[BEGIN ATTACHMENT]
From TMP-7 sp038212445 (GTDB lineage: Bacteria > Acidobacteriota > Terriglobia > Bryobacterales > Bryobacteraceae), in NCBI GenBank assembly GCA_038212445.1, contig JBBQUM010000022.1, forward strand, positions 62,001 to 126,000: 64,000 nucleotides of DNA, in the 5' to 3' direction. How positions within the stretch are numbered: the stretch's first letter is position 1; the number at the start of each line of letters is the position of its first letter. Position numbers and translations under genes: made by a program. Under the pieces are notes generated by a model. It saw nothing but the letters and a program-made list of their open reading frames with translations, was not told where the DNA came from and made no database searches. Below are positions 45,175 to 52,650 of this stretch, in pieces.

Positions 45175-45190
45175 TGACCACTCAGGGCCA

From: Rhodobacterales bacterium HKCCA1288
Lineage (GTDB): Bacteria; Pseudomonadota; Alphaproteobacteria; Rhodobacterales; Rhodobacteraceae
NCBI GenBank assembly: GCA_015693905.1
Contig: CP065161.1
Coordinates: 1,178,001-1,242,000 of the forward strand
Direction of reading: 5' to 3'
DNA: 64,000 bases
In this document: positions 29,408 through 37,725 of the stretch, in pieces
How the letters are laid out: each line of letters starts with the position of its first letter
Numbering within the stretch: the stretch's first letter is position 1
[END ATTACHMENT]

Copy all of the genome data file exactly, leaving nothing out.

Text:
From TMP-7 sp038212445 (GTDB lineage: Bacteria > Acidobacteriota > Terriglobia > Bryobacterales > Bryobacteraceae), in NCBI GenBank assembly GCA_038212445.1, contig JBBQUM010000022.1, forward strand, positions 62,001 to 126,000: 64,000 nucleotides of DNA, in the 5' to 3' direction. How positions within the stretch are numbered: the stretch's first letter is position 1; the number at the start of each line of letters is the position of its first letter. Position numbers and translations under genes: made by a program. Under the pieces are notes generated by a model. It saw nothing but the letters and a program-made list of their open reading frames with translations, was not told where the DNA came from and made no database searches. Below are positions 45,175 to 52,650 of this stretch, in pieces.

Positions 45175-45190
45175 TGACCACTCAGGGCCA

From: Rhodobacterales bacterium HKCCA1288
Lineage (GTDB): Bacteria; Pseudomonadota; Alphaproteobacteria; Rhodobacterales; Rhodobacteraceae
NCBI GenBank assembly: GCA_015693905.1
Contig: CP065161.1
Coordinates: 1,178,001-1,242,000 of the forward strand
Direction of reading: 5' to 3'
DNA: 64,000 bases
In this document: positions 29,408 through 37,725 of the stretch, in pieces
How the letters are laid out: each line of letters starts with the position of its first letter
Numbering within the stretch: the stretch's first letter is position 1